Sakagura

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I’ve been living in the same Midtown East neighborhood ever since I moved to New York almost five years ago. I’ve always had the temptation to move to cooler neighborhoods in downtown Manhattan, but just found the comfort of living nearby my work around Grand Central station area too convenient to make that move. Midtown East is one of the more barren areas when it comes to restaurants, but there are some solid Japanese places in the neighborhood. Sakagura has long been one of the spots that I would love to go every once in a while; at this subterranean izakaya-style establishment, sake is not the only strength. In fact, after recent visit with my mom and a friend, I think Sakagura is one of the more underrated places when it comes to Japanese cuisine in the city.

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Sashimi Moriwase (Uni, Medium Fatty Tuna, Amberjack, Striped Jack Mackerel, Red Snapper)
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Salmon Kama Shioyaki (Grilled Salmon Collar)

There is no magic or trick used at Sakagura; it’s just straightforward Japanese food. The strength of this restaurant lies in execution faithful to Japanese traditional flavor and texture that provides so much satisfaction without being fussy. The sushi assortment (this time, we had uni, medium fatty tuna, amberjack, striped jack mackerel and red snapper) is certainly an above-average plate with very fresh texture of each piece that would make for an excellent starter everywhere. One of the specials on the menu, grilled salmon collar, was cooked more or less perfectly and had modest flavor to maximize the texture of the fish.

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Gindara Yuan Yaki (Grilled Fillets of Black Cod Fish Steeped in Sweet Soy Sauce)
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Buta Kakuni (Braised Pork Belly)

I’ve always been a fan of black cod with miso sauce in Japanese restaurants, and the grilled fillets of black cod in sweet soy sauce served by Sakagura was quite excellent as well, again with more or less perfectly grilled fish that was melting in my mouth. The braised pork belly, which the menu says is the restaurant’s signature dish, didn’t look too appetizing when it came out, but had juicy, tender meat that brought smiles to everyone. The steamed rice dish cooked with snow crab meat and crab butter, according to the menu, is supposed to take 40-50 minutes to prepare, but no one was complaining as the rice that came out turned out to be a nice exclamation point to a very satisfying meal. I really enjoyed the moderately firm texture of the rice that worked harmoniously with snow crab meat for a subtle yet elegant dish.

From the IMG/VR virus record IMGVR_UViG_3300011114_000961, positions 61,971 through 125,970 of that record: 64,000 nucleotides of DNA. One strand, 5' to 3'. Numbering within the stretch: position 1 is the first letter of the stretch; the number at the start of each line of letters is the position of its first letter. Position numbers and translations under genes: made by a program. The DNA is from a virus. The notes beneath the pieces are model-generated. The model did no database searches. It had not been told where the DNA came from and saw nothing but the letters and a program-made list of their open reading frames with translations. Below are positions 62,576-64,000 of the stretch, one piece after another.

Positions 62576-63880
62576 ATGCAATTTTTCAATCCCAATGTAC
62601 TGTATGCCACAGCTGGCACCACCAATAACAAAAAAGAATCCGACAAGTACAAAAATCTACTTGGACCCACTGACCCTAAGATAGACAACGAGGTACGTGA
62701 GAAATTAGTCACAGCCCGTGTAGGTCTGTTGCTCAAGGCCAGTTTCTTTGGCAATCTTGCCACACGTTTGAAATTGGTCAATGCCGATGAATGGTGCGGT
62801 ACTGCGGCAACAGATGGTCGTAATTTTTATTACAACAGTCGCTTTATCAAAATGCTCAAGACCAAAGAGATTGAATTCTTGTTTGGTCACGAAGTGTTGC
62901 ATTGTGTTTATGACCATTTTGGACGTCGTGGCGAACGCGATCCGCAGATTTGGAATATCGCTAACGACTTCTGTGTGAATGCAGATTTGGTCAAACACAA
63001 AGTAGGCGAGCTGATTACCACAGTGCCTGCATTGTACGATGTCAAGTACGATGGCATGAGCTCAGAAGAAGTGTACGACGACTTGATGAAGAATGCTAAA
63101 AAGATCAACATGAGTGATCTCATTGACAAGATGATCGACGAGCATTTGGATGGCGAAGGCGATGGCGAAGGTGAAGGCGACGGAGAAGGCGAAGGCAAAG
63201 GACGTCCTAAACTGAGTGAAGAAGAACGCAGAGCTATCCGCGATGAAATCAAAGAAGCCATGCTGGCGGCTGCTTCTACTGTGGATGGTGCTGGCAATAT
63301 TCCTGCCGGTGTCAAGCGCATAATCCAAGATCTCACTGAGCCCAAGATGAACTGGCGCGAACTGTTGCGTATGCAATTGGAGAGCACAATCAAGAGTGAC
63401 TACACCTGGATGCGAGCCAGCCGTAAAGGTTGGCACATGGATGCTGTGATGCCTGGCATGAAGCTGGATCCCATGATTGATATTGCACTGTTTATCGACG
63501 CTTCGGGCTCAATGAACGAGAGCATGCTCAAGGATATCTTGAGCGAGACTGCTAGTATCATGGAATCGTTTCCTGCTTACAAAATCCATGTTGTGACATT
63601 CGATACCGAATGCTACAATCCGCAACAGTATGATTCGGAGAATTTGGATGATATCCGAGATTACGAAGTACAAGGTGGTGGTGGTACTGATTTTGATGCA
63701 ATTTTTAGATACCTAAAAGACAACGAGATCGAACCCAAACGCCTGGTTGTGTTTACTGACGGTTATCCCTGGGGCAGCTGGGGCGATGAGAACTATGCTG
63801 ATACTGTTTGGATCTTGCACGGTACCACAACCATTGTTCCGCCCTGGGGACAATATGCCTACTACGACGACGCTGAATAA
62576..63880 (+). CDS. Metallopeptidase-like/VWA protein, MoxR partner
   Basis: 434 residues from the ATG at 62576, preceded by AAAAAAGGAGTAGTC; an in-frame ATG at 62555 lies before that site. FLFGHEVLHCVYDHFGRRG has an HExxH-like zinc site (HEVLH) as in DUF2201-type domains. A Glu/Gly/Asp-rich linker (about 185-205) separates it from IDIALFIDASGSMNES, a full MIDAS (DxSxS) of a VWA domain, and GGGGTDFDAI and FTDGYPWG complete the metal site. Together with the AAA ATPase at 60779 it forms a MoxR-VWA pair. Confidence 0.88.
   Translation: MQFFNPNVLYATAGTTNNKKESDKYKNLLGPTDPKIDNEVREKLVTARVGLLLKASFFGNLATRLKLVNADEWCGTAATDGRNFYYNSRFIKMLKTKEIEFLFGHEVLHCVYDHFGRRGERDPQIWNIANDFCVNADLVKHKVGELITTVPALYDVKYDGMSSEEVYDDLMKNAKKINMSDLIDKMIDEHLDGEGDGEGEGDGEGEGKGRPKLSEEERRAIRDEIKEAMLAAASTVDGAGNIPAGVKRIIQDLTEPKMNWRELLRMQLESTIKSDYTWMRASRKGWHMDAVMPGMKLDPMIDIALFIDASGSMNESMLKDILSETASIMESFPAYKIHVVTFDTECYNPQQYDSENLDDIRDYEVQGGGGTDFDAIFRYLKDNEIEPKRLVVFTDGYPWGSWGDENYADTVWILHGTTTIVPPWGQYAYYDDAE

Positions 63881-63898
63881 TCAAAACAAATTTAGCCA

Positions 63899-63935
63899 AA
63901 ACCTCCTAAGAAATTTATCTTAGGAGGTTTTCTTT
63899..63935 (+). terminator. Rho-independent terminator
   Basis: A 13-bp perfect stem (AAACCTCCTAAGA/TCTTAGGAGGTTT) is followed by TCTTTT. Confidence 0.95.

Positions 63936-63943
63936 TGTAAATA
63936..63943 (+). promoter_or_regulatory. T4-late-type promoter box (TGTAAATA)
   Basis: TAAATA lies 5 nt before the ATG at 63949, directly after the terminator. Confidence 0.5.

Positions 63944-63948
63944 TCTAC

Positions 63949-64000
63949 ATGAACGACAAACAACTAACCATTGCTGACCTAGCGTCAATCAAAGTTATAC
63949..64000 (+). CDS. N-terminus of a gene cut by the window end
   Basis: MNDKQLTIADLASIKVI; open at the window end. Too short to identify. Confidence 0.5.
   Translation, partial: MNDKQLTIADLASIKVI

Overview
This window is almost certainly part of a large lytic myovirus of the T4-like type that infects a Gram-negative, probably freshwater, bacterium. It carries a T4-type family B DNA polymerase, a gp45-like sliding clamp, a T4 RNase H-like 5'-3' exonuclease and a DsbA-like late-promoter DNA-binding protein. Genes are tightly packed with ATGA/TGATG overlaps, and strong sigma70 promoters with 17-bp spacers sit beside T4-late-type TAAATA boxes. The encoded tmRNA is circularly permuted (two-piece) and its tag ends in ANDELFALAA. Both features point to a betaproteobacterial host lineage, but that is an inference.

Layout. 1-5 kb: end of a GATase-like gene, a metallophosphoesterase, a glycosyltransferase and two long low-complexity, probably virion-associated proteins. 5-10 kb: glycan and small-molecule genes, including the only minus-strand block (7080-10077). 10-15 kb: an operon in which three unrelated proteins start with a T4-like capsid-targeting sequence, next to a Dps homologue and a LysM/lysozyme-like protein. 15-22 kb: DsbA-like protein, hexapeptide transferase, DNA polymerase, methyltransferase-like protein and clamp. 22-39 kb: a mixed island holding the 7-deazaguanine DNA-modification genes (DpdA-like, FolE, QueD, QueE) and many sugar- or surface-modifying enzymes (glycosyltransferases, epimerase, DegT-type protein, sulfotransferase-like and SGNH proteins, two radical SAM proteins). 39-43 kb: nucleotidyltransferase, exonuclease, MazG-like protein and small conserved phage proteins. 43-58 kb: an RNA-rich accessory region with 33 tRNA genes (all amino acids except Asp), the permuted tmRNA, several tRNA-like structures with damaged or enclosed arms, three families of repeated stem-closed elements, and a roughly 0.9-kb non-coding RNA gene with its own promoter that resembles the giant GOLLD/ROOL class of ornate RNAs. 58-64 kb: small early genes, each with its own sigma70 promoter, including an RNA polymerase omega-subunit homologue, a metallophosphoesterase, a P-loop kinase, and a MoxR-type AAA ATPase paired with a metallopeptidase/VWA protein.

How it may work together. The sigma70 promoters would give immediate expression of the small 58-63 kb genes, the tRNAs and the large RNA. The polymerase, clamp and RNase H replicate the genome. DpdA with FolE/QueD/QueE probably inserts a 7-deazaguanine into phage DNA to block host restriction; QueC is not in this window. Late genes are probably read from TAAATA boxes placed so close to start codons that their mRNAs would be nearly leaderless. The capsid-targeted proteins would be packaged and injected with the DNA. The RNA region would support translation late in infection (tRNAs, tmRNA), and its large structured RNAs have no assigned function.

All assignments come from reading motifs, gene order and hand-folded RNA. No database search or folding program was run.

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Kani Donebe Meshi (Steamed Rice Cooked with Snow Crab Meat and Crab Butter Served with Miso Soup)

Getting a reservation at Sakagura can be a challenge, so book early if possible or show up during lunch hours where you have better odds of getting seated at the bar. As always, even though the space is usually packed with corporate crowds, the modern and cozy d├ęcor is another attraction to this restaurant; an impressive list of sakes is another plus. Japanese food is one of my favorite cuisines so I typically have a fairly high standard when checking out Japanese restaurants. I can now declare with confidence that Sakagura is definitely one of the better places in the city if you want to explore the taste of Japan in an intimate setting.

KenScale: 8.5/10

  • Creativity: 7.5/10
  • Execution: 8.5/10
  • Ingredients: 8.0/10
  • Flavor: 8.5/10
  • Texture: 8.5/10

Address: 211 East 43rd Street, New York, NY 10017

Telephone: (212) 953-7253

Website: http://www.sakagura.com/

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